Q. On the same day the cap manager, Omar Khan, was interviewing with the Jets. What's your take on that?

AM. Same thing. I mean, the owner there just threw his support behind Rex Ryan, so you'd have that guy breathing down on you and questioning every decision you wanted to make. And you have no quarterback. And you're in New York with all that pressure. I must be missing something, but isn't this a pretty good place to stay?

Q. What about the offensive line coaching position?

AM. Nothing. Nothing. And I don't think there's a timeline. Maybe you want to see what happens with Todd first.

Q. I've been pushing for Tunch. What's your opinion of him as a line coach?

AM. Honestly, I think that ship has sailed. I think it sailed back when he had the chance to coach for [Bill] Cowher. No one here knows him. By that I mean, Cowher played against Tunch. He knew something about him. But Tomlin really doesn't. No one here does, and that's usually where that kind of thing starts.

Q. Tomlin doesn't know a lot of people in the coaching fraternity, does he?

AM. Hey, sometimes that's a good thing. Sometimes these guys bring in their cronies out of a sense of obligation. I will say this about him: Every time he's hired a new coach, the new coach has been better than the old one. Kugler was better than [Larry] Zierlein; Al Everest was better than [Bob] Ligashesky; Carnell Lake's better than Ray Horton; and Haley's better than Bruce Arians. I know that last one's not the popular opinion right now, but I'm convinced of it.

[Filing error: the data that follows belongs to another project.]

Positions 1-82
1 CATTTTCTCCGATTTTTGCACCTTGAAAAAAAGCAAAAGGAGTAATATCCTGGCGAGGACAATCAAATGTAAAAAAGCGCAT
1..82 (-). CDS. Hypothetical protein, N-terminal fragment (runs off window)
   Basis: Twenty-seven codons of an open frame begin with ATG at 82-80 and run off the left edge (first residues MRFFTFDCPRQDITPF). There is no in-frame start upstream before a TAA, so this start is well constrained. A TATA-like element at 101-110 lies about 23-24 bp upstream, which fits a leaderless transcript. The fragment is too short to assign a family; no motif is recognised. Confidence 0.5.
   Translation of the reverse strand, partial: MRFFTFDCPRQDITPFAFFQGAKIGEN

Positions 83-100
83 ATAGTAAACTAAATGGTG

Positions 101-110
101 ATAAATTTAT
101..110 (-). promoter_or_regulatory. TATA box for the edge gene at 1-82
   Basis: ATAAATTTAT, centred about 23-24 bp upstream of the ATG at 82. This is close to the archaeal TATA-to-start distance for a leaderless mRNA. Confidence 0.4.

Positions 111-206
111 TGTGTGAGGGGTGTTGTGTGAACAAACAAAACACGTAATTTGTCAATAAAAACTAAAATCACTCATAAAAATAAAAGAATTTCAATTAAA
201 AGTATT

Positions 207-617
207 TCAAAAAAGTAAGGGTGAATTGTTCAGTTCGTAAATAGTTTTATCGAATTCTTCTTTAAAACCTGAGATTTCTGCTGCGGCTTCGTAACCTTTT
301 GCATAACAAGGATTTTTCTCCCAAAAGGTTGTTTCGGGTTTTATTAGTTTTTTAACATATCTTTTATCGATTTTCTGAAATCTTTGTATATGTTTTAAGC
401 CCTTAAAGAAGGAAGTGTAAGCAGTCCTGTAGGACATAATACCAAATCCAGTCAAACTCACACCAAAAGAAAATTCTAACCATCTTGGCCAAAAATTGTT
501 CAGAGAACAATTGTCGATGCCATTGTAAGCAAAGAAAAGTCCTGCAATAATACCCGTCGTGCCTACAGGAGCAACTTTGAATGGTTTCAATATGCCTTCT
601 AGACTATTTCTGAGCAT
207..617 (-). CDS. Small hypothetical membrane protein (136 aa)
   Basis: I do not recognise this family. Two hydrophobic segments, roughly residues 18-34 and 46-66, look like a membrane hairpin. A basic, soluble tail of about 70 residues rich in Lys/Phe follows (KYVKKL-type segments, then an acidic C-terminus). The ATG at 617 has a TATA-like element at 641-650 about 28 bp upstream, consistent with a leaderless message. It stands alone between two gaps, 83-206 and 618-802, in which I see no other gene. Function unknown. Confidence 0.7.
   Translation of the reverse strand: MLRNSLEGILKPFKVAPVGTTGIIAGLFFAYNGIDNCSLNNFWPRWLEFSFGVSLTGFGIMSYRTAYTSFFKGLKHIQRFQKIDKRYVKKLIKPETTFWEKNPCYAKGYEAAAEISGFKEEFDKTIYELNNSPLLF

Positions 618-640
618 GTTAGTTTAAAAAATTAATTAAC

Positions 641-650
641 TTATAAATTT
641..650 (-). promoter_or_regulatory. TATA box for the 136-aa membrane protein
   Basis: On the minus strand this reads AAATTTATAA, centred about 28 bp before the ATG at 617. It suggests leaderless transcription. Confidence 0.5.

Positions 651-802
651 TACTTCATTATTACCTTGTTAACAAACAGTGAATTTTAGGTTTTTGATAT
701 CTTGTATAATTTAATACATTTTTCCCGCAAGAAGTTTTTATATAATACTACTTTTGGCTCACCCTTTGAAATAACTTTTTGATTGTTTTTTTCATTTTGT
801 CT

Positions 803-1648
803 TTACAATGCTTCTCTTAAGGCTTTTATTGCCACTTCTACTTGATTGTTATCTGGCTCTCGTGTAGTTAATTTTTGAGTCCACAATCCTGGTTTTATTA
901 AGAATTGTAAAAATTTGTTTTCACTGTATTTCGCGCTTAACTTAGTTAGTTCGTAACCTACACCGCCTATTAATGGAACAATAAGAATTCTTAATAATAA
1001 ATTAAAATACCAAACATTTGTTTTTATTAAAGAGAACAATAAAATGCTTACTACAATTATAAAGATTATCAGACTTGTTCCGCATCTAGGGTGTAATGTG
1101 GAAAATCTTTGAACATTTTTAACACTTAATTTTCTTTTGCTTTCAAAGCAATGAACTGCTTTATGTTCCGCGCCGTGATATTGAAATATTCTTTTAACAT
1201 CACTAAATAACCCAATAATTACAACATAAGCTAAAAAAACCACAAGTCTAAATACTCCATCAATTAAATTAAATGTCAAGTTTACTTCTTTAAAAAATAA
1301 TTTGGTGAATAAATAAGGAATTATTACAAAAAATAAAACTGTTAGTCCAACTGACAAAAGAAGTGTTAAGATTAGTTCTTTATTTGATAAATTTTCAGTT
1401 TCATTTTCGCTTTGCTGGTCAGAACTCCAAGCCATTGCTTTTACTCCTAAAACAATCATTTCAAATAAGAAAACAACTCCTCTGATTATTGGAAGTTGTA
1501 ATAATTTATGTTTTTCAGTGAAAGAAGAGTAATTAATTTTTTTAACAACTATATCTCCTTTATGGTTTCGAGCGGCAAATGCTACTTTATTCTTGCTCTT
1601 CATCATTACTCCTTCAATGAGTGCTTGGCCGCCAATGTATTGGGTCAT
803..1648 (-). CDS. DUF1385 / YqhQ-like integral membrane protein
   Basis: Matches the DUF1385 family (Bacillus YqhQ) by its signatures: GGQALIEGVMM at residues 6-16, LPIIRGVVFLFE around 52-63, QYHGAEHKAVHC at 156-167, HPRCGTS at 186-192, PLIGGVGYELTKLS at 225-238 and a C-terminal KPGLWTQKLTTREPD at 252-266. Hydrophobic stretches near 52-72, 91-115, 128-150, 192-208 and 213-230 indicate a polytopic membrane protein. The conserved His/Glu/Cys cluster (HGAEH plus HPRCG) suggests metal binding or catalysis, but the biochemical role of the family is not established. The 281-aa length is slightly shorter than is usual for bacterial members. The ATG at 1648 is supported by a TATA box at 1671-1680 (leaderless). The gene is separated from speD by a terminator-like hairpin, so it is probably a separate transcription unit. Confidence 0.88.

Q. Other than the line coach, will there be any other new assistant coaches next season?

AM. Well, I hope there's a new special teams coordinator. I don't think you can stick with what you went with last year. Obviously that wasn't good enough. I think you need to bring in someone there.

Q. OK, what about the free agents? We know who the main ones are. What do you see on that front?

AM. Man, I see they better get a lot of work done before March 12, because that's the day you've got to be under the cap. Art [Rooney II] said the other day $10 million over the cap ‘was on the low end.' So that's a problem. I've got no answers for that. They've got a lot of work to do. And I don't know what the strategy with, say, Mike Wallace is going to be. Do you let him go out there and see what he's not worth first? One of the standard Dan Rooney-isms of all-time is that you don't want to give them the offer that they take and then shop. You've done all the work and they get 50 cents more and leave. I don't know where they were last year with numbers that [Wallace] found unacceptable, but if you're asking me right now I would probably let him test it. The [Rashard] Mendenhall thing, him to me, that not showing up for the game, I can't get over that. I just can't, so I'm parting with him. Keenan Lewis I would like to keep, but let me ask you: If you sign Keenan Lewis for whatever it costs, are you certain he'll hold off Cortez Allen for the starting job next training camp?

Q. I would assume so, but I can't be positive.